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Pacific Division Celebrates 100th Annual Meeting with Showcase of Regional Research

A flowering tree and a building on the campus of Southern Oregon University
The 100th meeting of the AAAS Pacific Division meeting will be held at Southern Oregon University. | Al Case/Flickr CC BY-NC-ND 2.0

The Pacific Division of the American Association for the Advancement of Science will hold its annual meeting in Ashland, Oregon, from June 18-21 to share new research, with a particular focus on work relevant to the region and its “unique scientific, cultural and environmental features.” The theme of the meeting, the 100th in the division’s history, is “Think Globally, Organize Regionally, Act Locally.”

The meeting brings together scientists, educators and students to the campus of Southern Oregon University in Ashland for four days of scientific symposia, oral and poster presentations, plenary addresses, workshops, town hall meetings, student awards, local field trips and networking events.

One of three AAAS regional divisions, the Pacific Division represents more than 30,000 AAAS members in California, Hawaii, Idaho, western Montana, Nevada, Oregon, Utah, Washington, the Canadian provinces of British Columbia and Alberta, and all other countries bordering or lying within the Pacific Basin, with the exception of mainland Mexico south to Panama.

Several events on the agenda will explore climate change and its regional effects. Phillip Mote, the vice provost and dean of the Graduate School at Oregon State University who previously served as Washington state climatologist, will deliver a plenary talk on June 19 on coping with climate hazards in the 21st century. Symposia will address such subjects as climate change and wildfires in western North America, the potential effects of climate change on Oregon wineries, the present and future of agriculture in Oregon’s Rogue Valley, and the role of science in public policy related to climate change.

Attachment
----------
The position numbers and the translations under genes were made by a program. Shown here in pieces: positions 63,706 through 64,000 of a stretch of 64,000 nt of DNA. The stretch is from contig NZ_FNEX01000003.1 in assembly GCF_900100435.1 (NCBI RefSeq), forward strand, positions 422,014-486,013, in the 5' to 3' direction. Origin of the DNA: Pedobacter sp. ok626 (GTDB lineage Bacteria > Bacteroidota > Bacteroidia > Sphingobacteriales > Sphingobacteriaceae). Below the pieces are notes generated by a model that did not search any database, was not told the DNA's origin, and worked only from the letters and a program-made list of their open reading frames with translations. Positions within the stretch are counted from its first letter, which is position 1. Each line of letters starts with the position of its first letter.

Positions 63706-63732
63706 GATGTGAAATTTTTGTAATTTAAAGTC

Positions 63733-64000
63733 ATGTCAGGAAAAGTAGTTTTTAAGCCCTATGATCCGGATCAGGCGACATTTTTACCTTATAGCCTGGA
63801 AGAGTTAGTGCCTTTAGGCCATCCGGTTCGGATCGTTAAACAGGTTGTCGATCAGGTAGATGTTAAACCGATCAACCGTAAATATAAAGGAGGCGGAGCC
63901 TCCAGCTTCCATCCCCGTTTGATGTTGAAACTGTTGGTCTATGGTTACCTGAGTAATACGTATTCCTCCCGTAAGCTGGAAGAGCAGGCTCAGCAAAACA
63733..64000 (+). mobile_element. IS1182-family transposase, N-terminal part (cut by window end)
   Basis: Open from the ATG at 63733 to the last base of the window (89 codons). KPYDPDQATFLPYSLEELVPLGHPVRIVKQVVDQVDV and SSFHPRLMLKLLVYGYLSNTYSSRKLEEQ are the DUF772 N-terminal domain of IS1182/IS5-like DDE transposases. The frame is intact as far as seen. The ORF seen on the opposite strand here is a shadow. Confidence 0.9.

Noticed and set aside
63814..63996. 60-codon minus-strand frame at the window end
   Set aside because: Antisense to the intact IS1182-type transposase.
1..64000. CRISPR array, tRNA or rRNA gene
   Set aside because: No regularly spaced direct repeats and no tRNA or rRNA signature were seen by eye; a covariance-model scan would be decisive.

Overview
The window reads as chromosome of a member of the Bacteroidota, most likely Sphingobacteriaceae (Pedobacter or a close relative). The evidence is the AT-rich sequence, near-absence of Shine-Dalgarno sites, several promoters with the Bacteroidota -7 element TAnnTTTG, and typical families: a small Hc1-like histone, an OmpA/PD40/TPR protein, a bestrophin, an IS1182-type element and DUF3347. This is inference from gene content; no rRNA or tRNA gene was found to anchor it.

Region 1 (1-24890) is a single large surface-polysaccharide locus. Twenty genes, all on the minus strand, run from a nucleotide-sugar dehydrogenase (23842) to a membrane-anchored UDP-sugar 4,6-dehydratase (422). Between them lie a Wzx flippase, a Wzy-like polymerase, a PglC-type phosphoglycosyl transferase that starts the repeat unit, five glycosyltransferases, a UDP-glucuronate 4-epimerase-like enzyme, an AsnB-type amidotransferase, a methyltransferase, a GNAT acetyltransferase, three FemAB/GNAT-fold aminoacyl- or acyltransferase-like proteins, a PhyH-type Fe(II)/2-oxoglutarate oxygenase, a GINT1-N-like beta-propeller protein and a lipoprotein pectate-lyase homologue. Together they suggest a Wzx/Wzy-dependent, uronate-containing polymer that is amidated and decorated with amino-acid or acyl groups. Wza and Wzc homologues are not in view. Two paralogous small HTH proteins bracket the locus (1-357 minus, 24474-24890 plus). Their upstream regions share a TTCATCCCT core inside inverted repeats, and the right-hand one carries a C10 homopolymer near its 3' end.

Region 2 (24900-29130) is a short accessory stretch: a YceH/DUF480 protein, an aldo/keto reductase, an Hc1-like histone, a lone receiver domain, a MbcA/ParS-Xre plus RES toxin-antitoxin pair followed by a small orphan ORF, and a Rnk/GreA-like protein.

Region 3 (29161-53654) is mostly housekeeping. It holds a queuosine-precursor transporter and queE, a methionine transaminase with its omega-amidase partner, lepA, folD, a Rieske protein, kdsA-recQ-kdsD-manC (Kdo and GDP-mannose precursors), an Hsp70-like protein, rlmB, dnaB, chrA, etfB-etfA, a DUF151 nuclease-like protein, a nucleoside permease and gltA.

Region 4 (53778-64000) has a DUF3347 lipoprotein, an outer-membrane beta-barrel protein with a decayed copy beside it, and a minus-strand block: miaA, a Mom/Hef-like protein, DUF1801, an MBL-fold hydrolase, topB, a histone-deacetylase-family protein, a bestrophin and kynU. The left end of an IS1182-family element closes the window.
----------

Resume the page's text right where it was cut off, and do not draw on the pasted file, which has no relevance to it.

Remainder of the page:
The connections between art and science will also be highlighted. The meeting’s opening reception on June 18 will take place at the Schneider Art Museum at the public opening of an exhibit on art and science, and a June 19 symposium will explore how artists and scientists respond to climate change with science-themed works of art.

Other key themes include science education resources and methods, with Pacific Division President Crystal Goldman delivering the June 19 presidential address on “Open Libraries, Open Science.” Goldman is an associate librarian and the instruction coordinator for the University of California, San Diego Library. Other events focus on innovative strategies for science instruction, including a workshop on using active learning in undergraduate science education and a townhall meeting on the use of “maker” technologies like 3D printing to teach science, technology, engineering and mathematics.

The full agenda is available on the Pacific Division website. Meeting participation is open to all, but registration is required.



Andrea Korte

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